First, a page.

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Maturity and inexperience are villains in the Bengals’ 2018 story

The Bengals are headed to Atlanta this weekend and need to stabilize inconsistent trends to beat the Falcons.

NFL: Cincinnati Bengals at Carolina Panthers Jeremy Brevard-USA TODAY Sports

Here we are, trying to figure a narrative on this Bengals season.

Autumn leaves invade the landscape and our senses are overwhelmed with pumpkin-flavored lattes, pies, yogurt, cheesecake, ice cream, pretzels, caramel corn, cookies, and bread, and we’re still trying to identify these Bengals.

Despite low expectations — which is NOT an antagonistic narrative; we just didn’t know how this young team would produce — the Bengals opened 2-0. This team seems talented; their potential appears significant and ready to breach.

Maybe their time is now.

Maybe. But what defines them?

After staging a comeback against Indianapolis and hanging on by a thread against Baltimore, Cincinnati submitted to Carolina’s stoic rushing attack, coupled with . mental errors leading to a 10-point defeat. Their Dr. Jekyll and Mr. Hyde persona articulated inconsistency against Carolina, but it’s also cumulated into an unfocused narrative so far. Produce in one half, struggle in the next. How they start is rarely how they finish.

The Bengals faced a 13-point third quarter deficit against the Colts, and won 34-23. Cincinnati exploded for a 21-0 lead early against Baltimore. They nearly blew the lead when the deficit was reduced to five points before a pair of Randy Bullock field goals nervously sealed the game. Cincinnati came out strong against Carolina in the first possession of Week 3, turned it over on the second, and pieced together another amazing drive on the third. Dr. Jekyll and Mr. Hyde. Who are we going to see next?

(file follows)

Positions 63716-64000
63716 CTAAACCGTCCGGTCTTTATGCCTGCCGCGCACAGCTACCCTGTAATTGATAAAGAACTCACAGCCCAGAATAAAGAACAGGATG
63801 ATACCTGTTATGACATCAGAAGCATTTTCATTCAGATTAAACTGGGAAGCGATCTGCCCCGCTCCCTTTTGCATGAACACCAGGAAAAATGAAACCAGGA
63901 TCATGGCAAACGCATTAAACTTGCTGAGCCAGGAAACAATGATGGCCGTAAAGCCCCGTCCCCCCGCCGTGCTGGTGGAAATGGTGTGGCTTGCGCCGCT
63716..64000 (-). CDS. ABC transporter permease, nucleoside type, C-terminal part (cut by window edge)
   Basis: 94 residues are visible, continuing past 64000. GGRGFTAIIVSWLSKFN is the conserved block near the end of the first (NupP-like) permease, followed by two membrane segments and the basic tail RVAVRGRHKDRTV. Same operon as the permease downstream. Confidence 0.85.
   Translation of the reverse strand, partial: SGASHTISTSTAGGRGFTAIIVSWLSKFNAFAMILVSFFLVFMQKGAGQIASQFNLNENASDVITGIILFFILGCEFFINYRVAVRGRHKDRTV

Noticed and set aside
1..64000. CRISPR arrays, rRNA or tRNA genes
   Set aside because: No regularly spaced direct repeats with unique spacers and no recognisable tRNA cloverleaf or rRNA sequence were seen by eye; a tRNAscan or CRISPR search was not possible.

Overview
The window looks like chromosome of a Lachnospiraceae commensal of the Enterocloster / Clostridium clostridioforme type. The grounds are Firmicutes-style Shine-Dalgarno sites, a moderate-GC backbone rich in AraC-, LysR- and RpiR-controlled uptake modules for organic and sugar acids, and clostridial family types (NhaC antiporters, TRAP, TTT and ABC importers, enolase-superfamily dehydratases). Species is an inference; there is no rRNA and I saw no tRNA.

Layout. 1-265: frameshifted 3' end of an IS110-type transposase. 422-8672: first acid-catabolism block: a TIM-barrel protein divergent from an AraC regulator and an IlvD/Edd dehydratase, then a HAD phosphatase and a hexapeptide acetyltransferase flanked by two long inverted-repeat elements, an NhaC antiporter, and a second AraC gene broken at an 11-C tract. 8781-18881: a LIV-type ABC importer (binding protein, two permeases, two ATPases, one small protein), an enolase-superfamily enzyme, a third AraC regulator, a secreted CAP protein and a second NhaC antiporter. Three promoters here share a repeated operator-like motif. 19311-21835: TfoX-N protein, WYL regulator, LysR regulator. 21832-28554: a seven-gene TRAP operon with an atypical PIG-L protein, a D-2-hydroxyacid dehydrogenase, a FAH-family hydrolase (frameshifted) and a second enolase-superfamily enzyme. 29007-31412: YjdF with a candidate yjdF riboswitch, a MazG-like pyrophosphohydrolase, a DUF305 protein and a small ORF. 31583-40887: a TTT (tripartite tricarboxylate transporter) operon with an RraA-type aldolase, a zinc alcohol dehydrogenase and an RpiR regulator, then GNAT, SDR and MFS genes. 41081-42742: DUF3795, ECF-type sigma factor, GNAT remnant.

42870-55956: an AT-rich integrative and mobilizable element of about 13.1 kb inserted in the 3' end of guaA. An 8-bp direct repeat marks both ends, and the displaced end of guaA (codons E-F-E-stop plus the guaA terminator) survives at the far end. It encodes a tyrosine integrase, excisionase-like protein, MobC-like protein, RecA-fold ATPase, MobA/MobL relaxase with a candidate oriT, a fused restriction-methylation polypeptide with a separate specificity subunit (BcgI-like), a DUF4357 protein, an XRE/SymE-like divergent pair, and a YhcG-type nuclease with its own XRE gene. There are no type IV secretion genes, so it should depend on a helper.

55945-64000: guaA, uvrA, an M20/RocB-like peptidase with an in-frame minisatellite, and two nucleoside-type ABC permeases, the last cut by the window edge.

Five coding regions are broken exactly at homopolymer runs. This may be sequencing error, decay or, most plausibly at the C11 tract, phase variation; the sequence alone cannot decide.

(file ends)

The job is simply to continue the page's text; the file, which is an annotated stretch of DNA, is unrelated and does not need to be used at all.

Their loss against to Carolina knocked folks down a peg. Talent isn’t an issue, that much is clear. Maturity and inexperience appear to be villains in Cincinnati’s storyline this year.

In their defense, figuring out the NFL is impossible — Minnesota was destroyed by Buffalo; New England is down 1-2 for the first time since 2012; the Steelers are a verifiable joke off the field (eliciting tears of joy); the Browns won a game; Oakland is more of a disaster with Jon Gruden right now; what you think you know now, will not apply later.

Sunday generated generic questions that need specific answers, notably why the rushing defense allowed 230 yards against the Panthers. Were they doomed from the start without linebackers like Vontaze Burfict and Preston Brown in the lineup? Is Cincinnati hanging on by a thread until that duo returns? (Brown is expected back this week and Burfict in Week 5.) And how will John Ross and Dre Kirkpatrick rebound after taking a few shots on the chin after last week’s outing.

Their loss Sunday stung, but the impact should be minimal if they recover. Granted, Sunday’s loss could have an impact as a common opponents tiebreaker, but sometimes young players need humbling moments. If it that means sacrificing a game against an NFC team in mid-September, as opposed to a division game in December, so be it.

Cincinnati’s path isn’t easy.

They play in Atlanta this weekend, and host the undefeated Miami Dolphins and their biggest foil, Pittsburgh, after that. The Bengals visit Kansas City to face story-of-the-year candidate Patrick Mahomes, and then host the rejuvenated Tampa Bay Buccaneers and New Orleans Saints.

Still, the loss against Carolina was tough, because it felt more like the Bengals lost the game than Carolina won it. Maybe that’s an inspiring moment. And naturally, any Bengals fan would say that. Mistakes piled up leading to Sunday’s 10-point loss when a significant point-swing could have occurred at any moment in the second half. Holding penalties, missed blocks, missed tackles, and turnovers are adversaries to any team with obvious desires to win.